What is the Gail model for breast cancer risk assessment?

Updated: Dec 16, 2019
  • Author: Jessica Katz, MD, PhD, FACP; Chief Editor: Marie Catherine Lee, MD, FACS  more...
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The Gail Model is a statistical breast cancer risk assessment algorithm that was developed in 1989 by Dr. Mitchell Gail and colleagues with the Biostatistics Branch of the National Cancer Institute’s Division of Cancer Epidemiology and Genetics. It was derived from a huge screening study of 280,000 women 35 to 74 years of age. The Gail model has proved to be a reasonable tool for estimating breast cancer risk in white women, and other researchers have subsequently supplemented the model to provide accurate risk assessments for African-American, Hispanic, and Asian women.

However, the Gail model underestimates the breast cancer risk for women with a significant family history. Consequently, it should not be used for women suspected to have a hereditary syndrome associated with increased risk of breast cancer. [16]

The Gail Model looked at a woman’s personal medical history, familial history, and reproductive history. These variables were then adjusted according to age and associated higher risk for older women. The Gail Model is a risk prediction tool that is designed to derive individual risk estimates for the development of breast cancer over time. It was developed to estimate the probability of developing breast cancer over a defined age interval; it was also intended to improve screening guidelines.

However, the Gail model did not take into account racial or ethnic differences or the risk of women with atypical hyperplasia on a breast biopsy (atypia), BRCA genetic variants, or tamoxifen use. In addition, it excluded women who had already had a confirmed diagnosis of either ductal or lobular breast carcinoma in situ.

In 2008, the accuracy of the Gail Model for women with a history of atypia was reported. [50] Women with atypia were identified from the Mayo Benign Breast Disease (BBD) cohort (1967 to 1991). Their risk factors for breast cancer were obtained, and the Gail Model was used to predict 5-year– and follow-up–specific risks for each woman. The predicted and observed numbers of breast cancers were compared, and the concordance between individual risk levels and outcomes was computed. Of the 9,376 women in the BBD cohort, 331 women had atypia (3.5%). At a mean follow-up of 13.7 years, 58 of 331 (17.5%) patients had developed invasive breast cancer, 1.66 times more than the 34.9 predicted by the Gail model (95% confidence index [CI], 1.29 to 2.15; P < 0.001).

For individual women, the concordance between predicted and observed outcomes was low, with a concordance statistic of 0.50 (95% CI, 0.44 to 0.55). The C-statistic (sometimes called the “concordance” statistic or C-index) is a measure of goodness of fit for binary outcomes in a logistic regression model. In clinical studies, the C-statistic gives the probability a randomly selected patient who experienced an event (eg, a disease or condition) had a higher risk score than a patient who had not experienced the event. A concordance statistic of 0.5 means that the predication ability of the Gail Model was no better than chance for women with abnormal biopsy results in the past. [51]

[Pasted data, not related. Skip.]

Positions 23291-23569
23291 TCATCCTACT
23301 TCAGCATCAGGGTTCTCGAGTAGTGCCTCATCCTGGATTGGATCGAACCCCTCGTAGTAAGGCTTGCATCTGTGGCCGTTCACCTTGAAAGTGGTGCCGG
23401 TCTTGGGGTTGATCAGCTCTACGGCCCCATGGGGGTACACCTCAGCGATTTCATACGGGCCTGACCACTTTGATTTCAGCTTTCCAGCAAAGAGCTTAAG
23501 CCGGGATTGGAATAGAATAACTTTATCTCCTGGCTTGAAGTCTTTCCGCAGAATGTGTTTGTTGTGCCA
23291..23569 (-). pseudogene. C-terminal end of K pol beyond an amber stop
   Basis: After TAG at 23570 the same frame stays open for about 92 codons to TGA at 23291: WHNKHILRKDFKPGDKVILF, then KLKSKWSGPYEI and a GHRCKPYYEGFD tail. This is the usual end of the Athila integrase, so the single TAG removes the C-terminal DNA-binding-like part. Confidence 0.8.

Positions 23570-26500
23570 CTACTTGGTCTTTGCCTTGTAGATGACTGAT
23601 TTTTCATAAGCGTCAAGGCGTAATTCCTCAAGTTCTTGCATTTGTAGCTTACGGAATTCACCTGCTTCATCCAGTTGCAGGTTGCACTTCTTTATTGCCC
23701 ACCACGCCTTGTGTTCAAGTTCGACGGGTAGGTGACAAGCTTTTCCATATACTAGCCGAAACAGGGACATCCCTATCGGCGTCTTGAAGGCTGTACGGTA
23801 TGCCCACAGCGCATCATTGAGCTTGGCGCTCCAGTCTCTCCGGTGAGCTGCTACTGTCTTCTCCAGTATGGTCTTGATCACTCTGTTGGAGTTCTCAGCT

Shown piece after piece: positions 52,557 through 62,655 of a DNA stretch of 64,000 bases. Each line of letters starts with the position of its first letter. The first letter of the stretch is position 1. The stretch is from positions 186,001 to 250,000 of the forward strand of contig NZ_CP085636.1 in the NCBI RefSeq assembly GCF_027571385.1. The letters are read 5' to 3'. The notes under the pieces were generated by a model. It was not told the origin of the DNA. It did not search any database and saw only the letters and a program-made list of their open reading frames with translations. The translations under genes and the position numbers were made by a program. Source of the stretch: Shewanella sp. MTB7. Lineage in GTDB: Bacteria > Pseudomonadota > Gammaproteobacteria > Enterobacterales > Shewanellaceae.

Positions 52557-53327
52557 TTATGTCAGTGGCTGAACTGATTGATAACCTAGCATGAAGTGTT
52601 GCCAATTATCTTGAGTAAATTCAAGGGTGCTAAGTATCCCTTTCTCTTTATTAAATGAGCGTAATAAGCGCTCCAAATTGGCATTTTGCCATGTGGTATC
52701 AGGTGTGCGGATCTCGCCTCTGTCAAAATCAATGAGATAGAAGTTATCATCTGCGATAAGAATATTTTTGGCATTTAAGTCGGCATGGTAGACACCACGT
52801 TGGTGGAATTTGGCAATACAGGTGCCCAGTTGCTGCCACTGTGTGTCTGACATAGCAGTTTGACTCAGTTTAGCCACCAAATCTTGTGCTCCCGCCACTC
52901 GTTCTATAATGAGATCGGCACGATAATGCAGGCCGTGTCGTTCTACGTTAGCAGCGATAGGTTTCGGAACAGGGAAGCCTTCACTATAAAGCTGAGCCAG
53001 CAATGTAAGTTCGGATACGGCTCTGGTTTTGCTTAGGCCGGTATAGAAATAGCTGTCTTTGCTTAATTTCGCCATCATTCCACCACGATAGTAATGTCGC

However, the model was subsequently revised (Gail Model 2) and validated to predict risk of invasive breast cancer, including information on the history of first-degree affected family members. The Gail Model 2 has been used extensively in clinical practice and has served as the basis for eligibility for a number of the breast cancer prevention trials.

The US Food and Drug Administration (FDA) guidelines use the National Surgical Adjuvant Breast and Bowel Project’s (NSABP) modified Gail model as the basis for eligibility for the prophylactic use of tamoxifen. Tamoxifen, a selective estrogen receptor (SERM), is approved for women aged 35 years and older who have a 5-year modified Gail risk of breast cancer of 1.67% or more. The Gail Model 2 also forms the basis of the National Cancer Institute’s Breast Cancer Risk Assessment Tool.

The Gail Model 2 is most accurate for non-Hispanic white women who receive annual mammograms, but the model tends to overestimate risk in younger women who do not receive annual mammograms. The model also demonstrates reduced accuracy in populations with demographics (ie, age, race, extent of screening) that differ from the population on which it was built. At the individual level, the model lacks adequate discrimination in predicting risk and has been challenged on its generalizability across populations. The updated Gail Model Calculator (which incorporates information for women of other races and ethnicities), also known as the Breast Cancer Risk Assessment Tool, is available online at the National Cancer Institute website: Breast Cancer Risk Assessment Tool.

To address concerns regarding applicability of the modified Gail model to black women, Gail and colleagues derived a model using data from a large case-control study of black women participating in the Women’s Contraceptive and Reproductive Experiences (CARE) study. The CARE model demonstrated high concordance between the number of breast cancers predicted and the number of breast cancers observed among black women when validated in the WHI cohort. The CARE model better estimates the risk in black women (whereas the Gail model underestimates breast cancer risk in them) and can be additive to other factors (such as family history, genomics, and environmental factors) when assessing risk and providing counsel for black women. [51]

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